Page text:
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Preparing hot drinks

Instant hot-water taps

A good alternative to using a kettle is having an instant hot-water tap (also called boiling-water taps or steaming hot-water taps) fitted to the kitchen sink. These provide boiling water on demand. 

Although expensive, they offer several advantages over a kettle. They produce instant hot water for cooking and drinks.

Hot-water dispenser

These are stand-alone devices that plug into the mains and boil hot water, usually one cup at a time, but with the mug placed directly under a dispenser. They provide easy access to a hot drink throughout the day if you can no longer manage a kettle.

It’s worth bearing in mind that hot-water dispensers are generally more complicated to operate than kettles, so you might need help if you are beginning to lose mobility or strength in your arms.

Thermos flask

Another option is to prepare a flask of tea or coffee in the morning to reduce the number of times you need to make a drink throughout the day. 

Drinking utensils 

An important part of preparing hot drinks safely is using the right cups and mugs, for example ones that have double or larger handles. 

Organising the kitchen


Think about where food and everyday items are usually stored. Make sure that any items you use regularly are easy to access – not too high up or low down, and not too far back within a cupboard.


Adding labels to each cupboard or drawer can also be really helpful if you sometimes forget where certain items are stored.

Make sure that any items you use regularly are easy to access.

Preparing food


Sitting down to prepare food


If you’re struggling to move around and stand in the kitchen, the first thing to consider is whether it’s possible to sit down while preparing your food.


If there isn’t already a table and chair in the kitchen, you may be able to install a small set if there’s space.

Perching stools

Alternatively, consider a perching stool, which can be very useful in the kitchen as long as there is space for your knees under at least one work surface. Perching stools are invaluable for when you’re preparing food at a work surface to prevent you from becoming too tired or losing your balance.


When using a perching stool for washing up, there should ideally be knee room under the sink. These stools are available with and without padded arms.


Ready-prepared meals


If it’s difficult to cook your own food, it’s possible to get in ready prepared meals and freeze them. This can be a good option if you’re unable to leave the home, even if just for a short while after, say, a hip replacement operation. Organisations such as Wiltshire Farm Foods and Oakhouse Foods provide a wide range of meals, and include free home delivery with orders over a certain price range.


Moving food between rooms


It can be very helpful to use a trolley to move food and drinks from the kitchen to another room. If you’re thinking of buying one, ensure that:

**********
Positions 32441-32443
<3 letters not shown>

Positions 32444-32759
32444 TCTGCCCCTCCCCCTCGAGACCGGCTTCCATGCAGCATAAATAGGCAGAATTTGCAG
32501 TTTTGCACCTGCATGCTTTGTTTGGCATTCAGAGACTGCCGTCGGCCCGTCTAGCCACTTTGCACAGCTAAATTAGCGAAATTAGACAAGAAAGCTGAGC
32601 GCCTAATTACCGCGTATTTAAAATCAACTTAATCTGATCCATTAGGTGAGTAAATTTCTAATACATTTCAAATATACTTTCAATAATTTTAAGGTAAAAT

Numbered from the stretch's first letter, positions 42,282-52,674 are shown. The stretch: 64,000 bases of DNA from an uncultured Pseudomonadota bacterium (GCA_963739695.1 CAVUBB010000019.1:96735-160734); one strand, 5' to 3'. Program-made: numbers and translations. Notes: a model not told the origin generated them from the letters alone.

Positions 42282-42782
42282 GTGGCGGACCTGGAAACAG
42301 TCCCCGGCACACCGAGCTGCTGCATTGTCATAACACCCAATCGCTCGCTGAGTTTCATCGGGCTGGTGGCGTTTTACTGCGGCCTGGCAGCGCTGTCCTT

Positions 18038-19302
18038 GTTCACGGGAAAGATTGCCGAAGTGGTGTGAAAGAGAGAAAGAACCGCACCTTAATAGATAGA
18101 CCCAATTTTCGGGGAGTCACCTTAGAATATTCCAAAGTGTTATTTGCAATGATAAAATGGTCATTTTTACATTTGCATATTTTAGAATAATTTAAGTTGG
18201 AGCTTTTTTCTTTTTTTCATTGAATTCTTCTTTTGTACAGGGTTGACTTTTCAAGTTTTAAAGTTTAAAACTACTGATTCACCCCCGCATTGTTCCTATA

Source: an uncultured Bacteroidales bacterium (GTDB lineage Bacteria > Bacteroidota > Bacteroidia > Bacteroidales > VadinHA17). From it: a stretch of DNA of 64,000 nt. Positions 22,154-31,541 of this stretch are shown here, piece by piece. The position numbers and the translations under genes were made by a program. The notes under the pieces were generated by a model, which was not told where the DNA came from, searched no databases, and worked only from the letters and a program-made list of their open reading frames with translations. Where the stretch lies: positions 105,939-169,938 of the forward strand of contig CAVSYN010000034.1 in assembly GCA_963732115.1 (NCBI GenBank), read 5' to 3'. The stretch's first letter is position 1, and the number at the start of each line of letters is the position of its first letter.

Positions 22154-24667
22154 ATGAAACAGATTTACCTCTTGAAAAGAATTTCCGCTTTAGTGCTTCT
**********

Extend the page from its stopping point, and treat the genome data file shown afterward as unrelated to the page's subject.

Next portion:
Checklist (ticks)
  • you are sufficiently mobile to use the trolley
  • there are no thresholds that pose a barrier, such as in the doorway between the kitchen and living room
  • there are no rugs or loose carpets that could stop the trolley moving
  • there’s enough room to use the trolley, particularly when turning around.

Trolleys are not normally safe to use as a walking aid as they have four castors. Rather than using a trolley for support, think about buying a trolley with in-built brakes instead.


You could otherwise look for a walking frame with wheels (rollator) with a fitting for a tray.

Message in a Bottle

‘Message in a Bottle’ is a simple scheme run by Lions Club. It enables you to keep your basic personal and medical details on a standard form that you fill in and put in the bottle in the fridge. You then put one green sticker on your fridge door and the other green sticker on the inside of your house door.

This system saves the emergency services valuable time if they need to enter a property in an emergency situation, helping to identify who you are and also showing if you have special medication or allergies. Find out more about Lion Club’s Message in a Bottle scheme and how to get a bottle and order form on its website.

For more safety tips, find out 8 ways older people can stay safer at home

Further reading

Kitchen appliances

Making a few small adjustments to your kitchen appliances to ensure they suit your needs can make a big difference to ...

Choosing and buying equipment

Choosing the right independent living products can improve your safety and wellbeing, and give you greater independence.

Safety around the home

Use our checklists to review the basic safety aspects of your home – such as lighting, heating, power and furniture.

Last updated: 28 Jul 2020